And even though we do not have the budget to reach more than a small fraction of potential voters, we can still reach that small corner of potential voters. It does absolutely no good to lament about what we could have done with resources we did not have. The only real-world option is to do what we can with the resources we do have.
What we can do is make lies and political manipulation a campaign issue.
If McCain is going to lie to us now, then he will lie to us a year from now. If he is willing to his political operatives to distract us with trivial concerns to earn the White House now, he is going to put those same political operatives to work to distract us when he is wants to distract us from something we may not approve of next year.
More importantly . . . more important than any of this . . . if we allow a campaign of lies and distraction to win the team that uses it the office of President of the United States today, it will send a message down through the next generation, and the generation after that, that they, too, should grow up to be people who use lies and distractions to reach public office in the years to come.
McCain, by his example, is teaching future generations of politicians the type of person they need to become to get ahead . . . the type of person that they need to be to be President. If McCain becomes President, he would have taught them to lie. He would have taught them to do whatever they can to divert the American people’s attention away from the issues. He would have taught them that they are to claw their way to the top with Machiavellian manipulations and distortions.
However, if McCain fails to win the White House, then his campaign will become a lesson in what NOT to do. McCain’s will serve as an example for countless young people growing up today who will seek a position in politics that it pays to be honest, that it pays to focus on the issues, that that it pays to be a decent, moral person who respects not only truth but who respects the American voters enough to be honest and straight with them.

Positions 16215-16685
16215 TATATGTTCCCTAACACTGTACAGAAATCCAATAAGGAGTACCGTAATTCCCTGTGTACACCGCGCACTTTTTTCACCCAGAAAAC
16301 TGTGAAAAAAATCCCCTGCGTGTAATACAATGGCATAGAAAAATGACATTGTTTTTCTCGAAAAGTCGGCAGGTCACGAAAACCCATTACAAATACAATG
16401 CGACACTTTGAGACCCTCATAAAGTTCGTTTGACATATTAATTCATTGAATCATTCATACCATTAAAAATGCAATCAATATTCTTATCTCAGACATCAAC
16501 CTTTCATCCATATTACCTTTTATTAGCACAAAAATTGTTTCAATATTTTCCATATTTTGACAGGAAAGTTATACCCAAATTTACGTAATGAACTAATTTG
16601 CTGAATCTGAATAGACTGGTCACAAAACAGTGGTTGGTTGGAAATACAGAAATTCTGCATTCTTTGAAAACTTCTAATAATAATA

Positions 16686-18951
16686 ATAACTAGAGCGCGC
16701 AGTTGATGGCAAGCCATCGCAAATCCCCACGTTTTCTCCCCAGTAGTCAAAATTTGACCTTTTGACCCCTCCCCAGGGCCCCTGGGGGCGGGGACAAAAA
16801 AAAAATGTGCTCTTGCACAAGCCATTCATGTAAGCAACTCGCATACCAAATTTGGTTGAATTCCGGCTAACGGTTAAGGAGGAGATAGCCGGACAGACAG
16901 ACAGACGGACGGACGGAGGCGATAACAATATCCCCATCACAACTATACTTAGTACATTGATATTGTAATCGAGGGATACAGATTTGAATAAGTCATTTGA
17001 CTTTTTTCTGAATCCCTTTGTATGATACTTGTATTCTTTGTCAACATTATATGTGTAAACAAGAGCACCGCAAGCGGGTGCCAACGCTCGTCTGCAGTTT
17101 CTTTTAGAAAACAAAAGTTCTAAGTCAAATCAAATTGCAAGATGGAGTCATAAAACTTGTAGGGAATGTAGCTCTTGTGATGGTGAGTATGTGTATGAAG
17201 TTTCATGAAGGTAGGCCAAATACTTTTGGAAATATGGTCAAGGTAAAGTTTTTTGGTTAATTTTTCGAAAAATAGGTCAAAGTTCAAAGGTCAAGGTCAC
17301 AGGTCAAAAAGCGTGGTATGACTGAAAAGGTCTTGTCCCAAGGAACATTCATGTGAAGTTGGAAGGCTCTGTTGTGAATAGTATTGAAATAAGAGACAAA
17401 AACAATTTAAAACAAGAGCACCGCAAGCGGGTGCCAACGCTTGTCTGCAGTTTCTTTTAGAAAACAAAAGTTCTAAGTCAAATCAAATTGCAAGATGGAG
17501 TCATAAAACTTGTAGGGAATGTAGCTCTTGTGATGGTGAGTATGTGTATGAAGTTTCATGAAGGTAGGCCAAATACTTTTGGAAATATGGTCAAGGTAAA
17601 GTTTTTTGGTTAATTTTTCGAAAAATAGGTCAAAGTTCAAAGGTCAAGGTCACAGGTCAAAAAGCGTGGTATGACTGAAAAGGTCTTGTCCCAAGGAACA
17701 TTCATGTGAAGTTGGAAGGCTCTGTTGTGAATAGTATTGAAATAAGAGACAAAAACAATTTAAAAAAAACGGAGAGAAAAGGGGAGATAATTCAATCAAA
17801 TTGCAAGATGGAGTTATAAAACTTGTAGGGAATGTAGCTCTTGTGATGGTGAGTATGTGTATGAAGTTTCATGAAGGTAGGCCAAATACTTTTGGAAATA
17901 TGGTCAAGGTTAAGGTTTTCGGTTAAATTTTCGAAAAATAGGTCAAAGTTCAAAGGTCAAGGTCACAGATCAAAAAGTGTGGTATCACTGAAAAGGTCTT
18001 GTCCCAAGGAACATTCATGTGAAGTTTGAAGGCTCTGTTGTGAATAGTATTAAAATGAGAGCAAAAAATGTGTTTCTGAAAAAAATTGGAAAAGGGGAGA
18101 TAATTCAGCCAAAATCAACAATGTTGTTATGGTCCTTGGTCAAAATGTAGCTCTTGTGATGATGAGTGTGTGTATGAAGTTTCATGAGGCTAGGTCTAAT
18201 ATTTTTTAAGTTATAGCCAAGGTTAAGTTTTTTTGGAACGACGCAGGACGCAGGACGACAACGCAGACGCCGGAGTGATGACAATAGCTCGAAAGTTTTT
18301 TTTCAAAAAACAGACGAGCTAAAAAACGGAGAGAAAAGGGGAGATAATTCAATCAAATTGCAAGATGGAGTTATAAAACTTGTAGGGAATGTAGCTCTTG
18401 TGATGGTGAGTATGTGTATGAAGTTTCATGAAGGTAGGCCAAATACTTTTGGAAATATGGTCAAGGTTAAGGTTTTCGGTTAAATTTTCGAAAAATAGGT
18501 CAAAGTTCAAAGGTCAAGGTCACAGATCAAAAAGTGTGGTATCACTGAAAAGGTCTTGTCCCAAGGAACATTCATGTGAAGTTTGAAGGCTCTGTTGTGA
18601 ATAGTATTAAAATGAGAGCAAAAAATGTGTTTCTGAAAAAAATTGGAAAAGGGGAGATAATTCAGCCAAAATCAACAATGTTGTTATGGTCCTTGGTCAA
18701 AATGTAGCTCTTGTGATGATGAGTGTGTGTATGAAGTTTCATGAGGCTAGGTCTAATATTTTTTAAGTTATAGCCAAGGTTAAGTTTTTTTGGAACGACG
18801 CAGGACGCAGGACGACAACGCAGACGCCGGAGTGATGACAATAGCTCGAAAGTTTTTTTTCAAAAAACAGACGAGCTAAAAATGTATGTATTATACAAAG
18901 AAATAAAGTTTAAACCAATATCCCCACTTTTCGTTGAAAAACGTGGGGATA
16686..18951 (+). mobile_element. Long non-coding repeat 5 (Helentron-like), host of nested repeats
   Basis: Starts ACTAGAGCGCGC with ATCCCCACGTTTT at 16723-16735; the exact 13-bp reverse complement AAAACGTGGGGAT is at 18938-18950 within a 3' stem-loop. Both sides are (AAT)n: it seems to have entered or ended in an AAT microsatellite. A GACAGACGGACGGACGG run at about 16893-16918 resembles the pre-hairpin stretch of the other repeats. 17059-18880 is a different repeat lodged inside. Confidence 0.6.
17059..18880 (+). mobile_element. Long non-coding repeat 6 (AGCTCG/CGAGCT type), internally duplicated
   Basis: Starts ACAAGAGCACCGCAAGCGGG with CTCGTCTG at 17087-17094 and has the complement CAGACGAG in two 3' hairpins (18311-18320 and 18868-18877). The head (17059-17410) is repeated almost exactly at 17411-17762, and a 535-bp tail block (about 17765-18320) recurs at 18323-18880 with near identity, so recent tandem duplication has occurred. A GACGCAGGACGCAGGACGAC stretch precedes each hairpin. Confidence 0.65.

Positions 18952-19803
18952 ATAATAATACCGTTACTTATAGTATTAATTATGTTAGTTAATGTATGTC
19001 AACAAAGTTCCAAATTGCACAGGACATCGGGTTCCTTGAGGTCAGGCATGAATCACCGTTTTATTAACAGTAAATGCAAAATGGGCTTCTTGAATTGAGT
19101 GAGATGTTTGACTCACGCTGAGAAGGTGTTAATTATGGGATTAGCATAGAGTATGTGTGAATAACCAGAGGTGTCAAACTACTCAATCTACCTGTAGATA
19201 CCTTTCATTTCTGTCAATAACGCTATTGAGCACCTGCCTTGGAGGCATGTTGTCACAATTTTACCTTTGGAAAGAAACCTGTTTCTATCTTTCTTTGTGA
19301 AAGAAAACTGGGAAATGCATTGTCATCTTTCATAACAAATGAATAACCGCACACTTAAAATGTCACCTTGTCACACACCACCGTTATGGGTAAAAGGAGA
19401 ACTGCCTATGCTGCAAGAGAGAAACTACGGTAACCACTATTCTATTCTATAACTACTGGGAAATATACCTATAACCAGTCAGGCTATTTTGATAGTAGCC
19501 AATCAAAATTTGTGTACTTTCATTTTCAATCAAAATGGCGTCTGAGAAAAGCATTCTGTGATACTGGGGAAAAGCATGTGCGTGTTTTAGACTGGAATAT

This should be one of the issues on the table.
We should not only be talking about the threat that future generations face as a result of a national debt that is out of control. We should not only be talking about the threats that they will face as a result of global warming. We should not only be talking about the threats they face as a result of being too poorly educated to be competitive in the global workplace. We should also be concerned about the threats that they face if we leave them a culture of lies and deception. We should be going after the people who contribute to that political culture in the same way that we go after those who feed all of the other threats that we face and that we will leave to our children.
If we want these tactics removed from the political process now and in the future, for the sake of our country today and for the sake of our children and grand children, then we need to make this a campaign issue today, and we need to do what we can to point out to as many voters as we can that people like McCain and those who work for him are a threat to us, to our children, and to the country.
We should point out that, however unfaithful a candidate may be to his wife, to break faith with us by surrounding us with lies and distracting us rather than leveling with us about the important facts of the day is far worse. However difficult it is for a person of the first type to win public office, we consider it far more important to keep people who treat us with as much contempt as the McCain crew out of office. If only for the purpose of teaching our children to adopt better morals than those that the McCain camp appears to have adopted.